Charles Darwin spent most of his day chilling out


#1

Originally published at: http://boingboing.net/2017/04/19/charles-darwin-spent-most-of-h.html


#2

Charles Darwin spent most of his day chilling out

Indeed.


#3

The afternoon schedule doesn’t break down quite this easily because it sounds like it varied, but he spent about four and a half hours a day on various types of work.

8-9:30-Working
9:30-10:30-Reading/replying to correspondence
10:30-12:00-Working
12:00-4:00-Walking, napping
4:00-5:30-Working

It’s a shame we consider that “slacking” and for the lower classes even then it would have been a pretty light schedule, but still not surprising that he could get so much done.


#4

Different people have different work styles. Some writers mull over paragraphs, self-edit, rewrite over and over, and spend all day reworking sections, and thus will spend literally years on a single book. From the sound of things, Darwin would have breakfast & coffee, then write nonstop for 1.5 hrs, take an hour break (while still being productive), then do another 1.5 solid hours of work. After some serious rest and chilling out, he’d do another 1.5 hrs of nonstop work. And he was super productive and focused during those brief periods.

Honestly, sounds like my work schedule – broken up with walking the dog, doing errands, going to the store for food, cleaning, writing emails, bills, or posting a short ramble about Darwin on the BBS.


#5

Yeah i think calling it slacking makes it seem like he was procrastinating and not spending a lot of time working. He was a man of means so he was able to afford to set his own schedule for the most part, which is not too different from people working from home these days. It takes discipline to do so but the upside is that you can break up your working time more effectively by taking naps or going out and not burning out.


#6

Reading and writing might be part of work as well, if they’re work-related.

Still, four to six hours of focused work are going to be more productive than 8+ hours of marking time, no question.


#7

I expected this article to be about marijuana. I am disappointed in Boing Boing :wink:


#8

In an odd bit of coincidence, I’m friends with one of Darwin’s direct decedents, who somehow along the way made themselves the curator of Darwin’s physical image. The upshot is that any time someone wants to use a licensed photo of Darwin, they’re the ones to approve it, and they get a small cut of the license fees. So they now have a lifestyle very much like Darwin, spent writing books and teaching classes in between lots and lots of travel to adventurous places.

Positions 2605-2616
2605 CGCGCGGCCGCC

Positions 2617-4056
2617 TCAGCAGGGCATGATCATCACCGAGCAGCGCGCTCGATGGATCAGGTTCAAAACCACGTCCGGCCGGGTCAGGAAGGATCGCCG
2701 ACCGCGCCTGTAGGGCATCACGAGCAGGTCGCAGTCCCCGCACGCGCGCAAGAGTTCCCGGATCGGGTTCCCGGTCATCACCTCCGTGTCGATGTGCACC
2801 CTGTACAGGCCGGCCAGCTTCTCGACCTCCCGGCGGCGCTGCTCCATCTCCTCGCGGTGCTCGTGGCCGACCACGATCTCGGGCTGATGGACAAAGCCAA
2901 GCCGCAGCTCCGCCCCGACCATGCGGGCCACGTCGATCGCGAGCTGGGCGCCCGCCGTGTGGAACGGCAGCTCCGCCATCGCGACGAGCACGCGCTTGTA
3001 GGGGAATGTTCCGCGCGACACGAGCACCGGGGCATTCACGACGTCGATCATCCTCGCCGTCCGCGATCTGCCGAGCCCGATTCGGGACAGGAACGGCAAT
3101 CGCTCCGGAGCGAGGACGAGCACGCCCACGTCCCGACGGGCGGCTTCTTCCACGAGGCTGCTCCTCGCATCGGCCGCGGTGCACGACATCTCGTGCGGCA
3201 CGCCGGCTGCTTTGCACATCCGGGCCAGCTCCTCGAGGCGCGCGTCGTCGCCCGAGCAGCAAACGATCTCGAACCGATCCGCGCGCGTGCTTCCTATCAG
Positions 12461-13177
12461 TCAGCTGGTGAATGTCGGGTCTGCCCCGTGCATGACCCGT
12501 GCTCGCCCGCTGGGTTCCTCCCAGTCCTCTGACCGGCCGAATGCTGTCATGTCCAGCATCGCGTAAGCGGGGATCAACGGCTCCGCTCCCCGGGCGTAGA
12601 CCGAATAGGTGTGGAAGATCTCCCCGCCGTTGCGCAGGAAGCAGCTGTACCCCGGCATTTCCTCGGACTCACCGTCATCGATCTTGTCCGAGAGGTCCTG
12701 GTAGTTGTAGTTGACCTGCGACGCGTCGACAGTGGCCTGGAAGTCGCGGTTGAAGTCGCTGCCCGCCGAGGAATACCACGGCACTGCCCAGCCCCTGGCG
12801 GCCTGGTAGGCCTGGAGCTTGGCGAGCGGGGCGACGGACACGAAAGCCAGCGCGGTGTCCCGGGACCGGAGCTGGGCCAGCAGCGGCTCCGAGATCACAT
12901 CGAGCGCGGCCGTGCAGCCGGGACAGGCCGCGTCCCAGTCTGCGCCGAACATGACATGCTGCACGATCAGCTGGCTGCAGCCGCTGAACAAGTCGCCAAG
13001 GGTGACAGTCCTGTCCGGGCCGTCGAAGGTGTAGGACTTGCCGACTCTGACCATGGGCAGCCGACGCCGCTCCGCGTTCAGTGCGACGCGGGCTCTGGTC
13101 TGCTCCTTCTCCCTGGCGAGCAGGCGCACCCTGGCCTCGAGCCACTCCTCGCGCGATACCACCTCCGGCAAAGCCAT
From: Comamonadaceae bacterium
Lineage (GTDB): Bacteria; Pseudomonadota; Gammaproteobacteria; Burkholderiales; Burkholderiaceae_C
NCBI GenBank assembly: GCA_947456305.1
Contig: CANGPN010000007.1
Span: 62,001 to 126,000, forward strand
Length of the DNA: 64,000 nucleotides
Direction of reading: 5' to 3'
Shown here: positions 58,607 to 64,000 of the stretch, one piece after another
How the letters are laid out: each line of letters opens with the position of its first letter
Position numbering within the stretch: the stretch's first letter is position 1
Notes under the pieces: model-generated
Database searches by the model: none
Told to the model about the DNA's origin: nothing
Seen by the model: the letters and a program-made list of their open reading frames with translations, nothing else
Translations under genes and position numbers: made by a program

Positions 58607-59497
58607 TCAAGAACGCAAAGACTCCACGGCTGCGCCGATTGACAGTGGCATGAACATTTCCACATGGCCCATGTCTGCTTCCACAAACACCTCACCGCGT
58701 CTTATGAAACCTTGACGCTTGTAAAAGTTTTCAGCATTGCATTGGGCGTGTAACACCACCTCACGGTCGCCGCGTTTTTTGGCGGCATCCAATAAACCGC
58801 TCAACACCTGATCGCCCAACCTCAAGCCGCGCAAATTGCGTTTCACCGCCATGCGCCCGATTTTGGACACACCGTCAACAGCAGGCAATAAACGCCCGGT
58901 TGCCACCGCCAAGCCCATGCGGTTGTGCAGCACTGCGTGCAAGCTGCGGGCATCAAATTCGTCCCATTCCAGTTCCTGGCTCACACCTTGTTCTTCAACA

#9

I consider creative loafing and being an idler to be essential components of my daily productivity. I worked in more structured traditional corporate environments earlier in my career but would probably throw myself from a cliff if I had to go back to that.


#10

Interesting. Aren’t all photos of Darwin in the public domain now? Why would they have to be licensed?


#11

A great deal are (such as the one on this article, I’m sure) but there’s others that are apparently considered property of the family, and can only be used by request. To be totally honest it was confusing to me, as well, but that’s how the man makes a chunk of his living. When he’s not on the news talking about how awesome cicadas are, that is.


#12

Cicadas are awesome though :smiley:


#13

If somebody knows his direct, personal email, it might a good idea to forward the article and this comment to G.R.R. Martin…


#14

He’s who I had in mind in my link above :slight_smile:

GRRM’s recent conversation with Stephen King was illuminating. Martin seemed genuinely frustrated and confused in regards to King’s prolific output, saying that he sometimes barely got through a single page per day, while King puts out chapters.


#15

His image may be trademarked, like those of Elvis and Marilyn Monroe and James Dean, in which case you’re free to use the photos noncommercially but have to license them if you’re using them in anything you intend to sell.


#16

King is pretty open about his method, he even describes it as verbal diarrhea. I’ve read enough of his books to agree with it, sometimes his stuff reads as stream of consciousness. It works for some books, not so much for others. It works for him but not all authors approach their craft the same way… Though would be nice for GRRM to hurry the hell up


#17

So…
step 1: Already be wealthy
step 2: …
step 3: Profit

Sounds like a good plan


#18

This worked out well for Darwin right up to the point when a pair of gentleman of low repute attempted to create a disturbance in his local environment. A brief fracas followed and due to that, his was left with no choice but follow the instructions of his frightened mother and relocate to live with his mother’s sister and her husband.


#19

As an observational life scientist his time walking can certainly be classified as work.


#20

On the playground was where he spent most of his days
Chillin’ out maxin’ relaxin’ all cool
And all, shooting some b-ball outside of the school